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Effects of Divorce on Children

Effects of Divorce on Children

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Published by Kate20

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Published by: Kate20 on Jun 04, 2009
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Effects of Divorce on Children
Divorce affects children differently, depending on their gender, age and stage of development. Their world, their security and their stability seems to fall apartwhen their parents divorce. Following are universal responses that researchershave found among children of divorce.
They worry that their parents don't love them anymore and they feelabandoned. They feel like the parent who left has divorced them too.
They feel powerless and helpless because they can't get their parentsback together. They can't speed up or slow down the process.
They feel angry although they may not express their anger.
They often feel they are at fault. They may believe something they did or said caused a parent to leave.
They grieve. Divorce is a loss in the lives of children and parents. Theyexperience a grieving process very similar to mourning a death.
They experience conflicts of loyalty.
Acting out behavior ranges from very mild behavior, such as difficulty sleeping,to extremely destructive behavior, such as suicide, drug abuse, or violence.Other behaviors may include problems in school, nervous habits, repetitivephysical behaviors, and regressive behaviors such as bed-wetting, fears, anduse of comfort items. Children may become clingy and whiny and they mayneed greater understanding of their moods and behavior. They have a greater need to be nurtured.They may think they have to "take care" of their parents. Giving up one'schildhood to care for emotionally troubled parents is a widespread characteristicin children of divorce.These behaviors are common for children experiencing divorce. There is a falseassumption children are "naturally resilient" and can "get through" a divorce withlittle or no impact on their lives. Instead, they need support systems andindividuals to help during the transition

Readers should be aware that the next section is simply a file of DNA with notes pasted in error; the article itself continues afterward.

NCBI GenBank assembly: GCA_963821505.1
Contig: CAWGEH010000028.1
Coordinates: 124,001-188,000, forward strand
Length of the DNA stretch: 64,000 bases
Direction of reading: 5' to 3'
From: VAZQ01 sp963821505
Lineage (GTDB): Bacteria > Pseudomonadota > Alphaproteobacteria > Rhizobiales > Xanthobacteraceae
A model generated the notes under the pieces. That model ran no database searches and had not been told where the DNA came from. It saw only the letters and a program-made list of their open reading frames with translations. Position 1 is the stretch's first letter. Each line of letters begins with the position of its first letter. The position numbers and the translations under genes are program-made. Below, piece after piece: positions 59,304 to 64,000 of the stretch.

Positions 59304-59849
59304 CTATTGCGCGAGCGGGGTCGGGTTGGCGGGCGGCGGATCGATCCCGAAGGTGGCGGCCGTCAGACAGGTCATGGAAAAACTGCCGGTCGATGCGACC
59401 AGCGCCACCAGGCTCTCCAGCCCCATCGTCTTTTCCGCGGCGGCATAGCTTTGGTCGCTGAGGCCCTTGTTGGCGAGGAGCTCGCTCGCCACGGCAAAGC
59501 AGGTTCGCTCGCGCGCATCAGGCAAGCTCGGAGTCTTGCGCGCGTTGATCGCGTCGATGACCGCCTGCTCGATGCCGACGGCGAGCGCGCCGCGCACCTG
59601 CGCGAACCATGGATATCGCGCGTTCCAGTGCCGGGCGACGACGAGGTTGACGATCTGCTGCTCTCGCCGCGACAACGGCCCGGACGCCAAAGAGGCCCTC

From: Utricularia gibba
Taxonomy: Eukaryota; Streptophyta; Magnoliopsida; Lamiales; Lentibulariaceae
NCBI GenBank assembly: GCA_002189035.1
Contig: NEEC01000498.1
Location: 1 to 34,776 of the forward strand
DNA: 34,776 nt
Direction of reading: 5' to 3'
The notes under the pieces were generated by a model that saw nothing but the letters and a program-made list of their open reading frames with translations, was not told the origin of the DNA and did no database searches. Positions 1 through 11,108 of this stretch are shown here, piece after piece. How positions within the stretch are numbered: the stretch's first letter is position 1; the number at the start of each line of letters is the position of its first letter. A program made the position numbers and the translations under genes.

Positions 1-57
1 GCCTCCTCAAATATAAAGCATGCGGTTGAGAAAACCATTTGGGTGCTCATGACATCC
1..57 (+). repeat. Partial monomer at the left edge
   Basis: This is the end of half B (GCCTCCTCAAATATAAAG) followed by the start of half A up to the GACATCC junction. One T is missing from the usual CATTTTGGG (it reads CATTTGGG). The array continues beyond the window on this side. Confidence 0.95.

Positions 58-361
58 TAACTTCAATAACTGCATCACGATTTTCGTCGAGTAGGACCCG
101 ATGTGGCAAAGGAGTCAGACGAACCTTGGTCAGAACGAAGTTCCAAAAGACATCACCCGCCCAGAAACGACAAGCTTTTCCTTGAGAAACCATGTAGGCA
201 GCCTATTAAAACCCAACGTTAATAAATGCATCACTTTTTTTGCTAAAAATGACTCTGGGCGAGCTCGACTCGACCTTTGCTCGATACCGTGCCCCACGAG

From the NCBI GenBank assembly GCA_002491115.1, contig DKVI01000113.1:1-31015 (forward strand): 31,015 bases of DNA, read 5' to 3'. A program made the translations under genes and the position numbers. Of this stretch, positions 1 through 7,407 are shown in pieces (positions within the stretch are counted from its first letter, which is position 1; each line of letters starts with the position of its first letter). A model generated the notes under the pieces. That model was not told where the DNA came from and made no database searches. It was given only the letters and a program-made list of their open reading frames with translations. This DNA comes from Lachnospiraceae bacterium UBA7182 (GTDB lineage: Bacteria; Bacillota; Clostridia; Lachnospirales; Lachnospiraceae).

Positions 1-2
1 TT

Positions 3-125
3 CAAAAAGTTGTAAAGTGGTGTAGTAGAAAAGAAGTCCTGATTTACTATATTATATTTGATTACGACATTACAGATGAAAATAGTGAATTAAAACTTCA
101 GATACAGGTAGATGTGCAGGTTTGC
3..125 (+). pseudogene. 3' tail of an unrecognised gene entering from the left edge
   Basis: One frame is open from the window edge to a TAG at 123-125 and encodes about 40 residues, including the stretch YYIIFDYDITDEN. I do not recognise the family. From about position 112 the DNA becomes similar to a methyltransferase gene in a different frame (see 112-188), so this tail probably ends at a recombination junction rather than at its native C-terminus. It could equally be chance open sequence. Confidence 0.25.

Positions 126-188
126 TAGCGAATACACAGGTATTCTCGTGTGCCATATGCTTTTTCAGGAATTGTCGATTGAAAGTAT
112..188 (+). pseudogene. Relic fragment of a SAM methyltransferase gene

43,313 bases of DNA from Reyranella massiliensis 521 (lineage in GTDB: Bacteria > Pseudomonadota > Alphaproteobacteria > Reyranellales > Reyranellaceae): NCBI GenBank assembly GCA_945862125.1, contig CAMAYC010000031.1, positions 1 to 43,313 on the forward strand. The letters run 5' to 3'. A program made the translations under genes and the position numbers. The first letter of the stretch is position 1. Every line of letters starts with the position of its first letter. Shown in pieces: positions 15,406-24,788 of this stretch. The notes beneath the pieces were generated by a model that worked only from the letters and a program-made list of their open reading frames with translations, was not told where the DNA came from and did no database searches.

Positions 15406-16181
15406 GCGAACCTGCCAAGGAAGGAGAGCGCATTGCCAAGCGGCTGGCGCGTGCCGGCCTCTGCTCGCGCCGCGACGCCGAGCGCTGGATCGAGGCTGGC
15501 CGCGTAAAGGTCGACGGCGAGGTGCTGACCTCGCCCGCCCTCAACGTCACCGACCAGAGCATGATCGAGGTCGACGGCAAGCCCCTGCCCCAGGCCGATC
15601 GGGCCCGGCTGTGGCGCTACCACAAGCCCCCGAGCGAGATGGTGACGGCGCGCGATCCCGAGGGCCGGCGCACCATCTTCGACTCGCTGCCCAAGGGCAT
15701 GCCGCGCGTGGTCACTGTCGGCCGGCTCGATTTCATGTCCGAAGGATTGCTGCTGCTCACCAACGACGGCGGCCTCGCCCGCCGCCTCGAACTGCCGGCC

2005 University of Minessota
The Effects of Divorce on Children
Posted Apr 10, 2009.
Robert Hughes, Jr., Ph.D.University of Illinois at Urbana-Champaign
Probably one of the most frequently asked questions over the last two decades about familylife has been, "
Is divorce harmful to children?
" Although this may seem like a veryimportant question, I would suggest that it is time to examine a more important questionwhich is-- "what are the factors in divorcing families that contribute to children havingdifficulties and what are the factors that foster children's adaptation?" In this paper I willreview several explanations for why children have difficulty and the scientific evidenceregarding these factors.
Are children of divorce worse off than children in married two-parent families?
Since there is so much discussion of the effects of divorce on children, I want to begin byaddressing whether there are really any differences between children who live in divorcedfamilies and children who live in married two-parent families (I will call them "intact."). In1991 Amato and Keith examined the results of 92 studies involving 13,000 children rangingfrom preschool to young adulthood to determine what the overall results indicated. Theoverall result of this analysis was that children from divorced families are on "average"somewhat worse off than children who have lived in intact families. These children havemore difficulty in school, more behavior problems, more negative self-concepts, moreproblems with peers, and more trouble getting along with their parents. A more recentupdate of the findings indicates that this pattern continues in more recent research (Amato,2001).Despite this general finding across many studies, there are important qualifications of thesefindings. First, the actual differences between the two groups are relatively small (Amato,2001; Amato & Keith, 1991). In fact, the children in the two types of families are more alikethan different. Amato (1994) reminds us that average differences do not mean that
children in divorced families are worse off than
children in intact families. These resultsmean that
as a group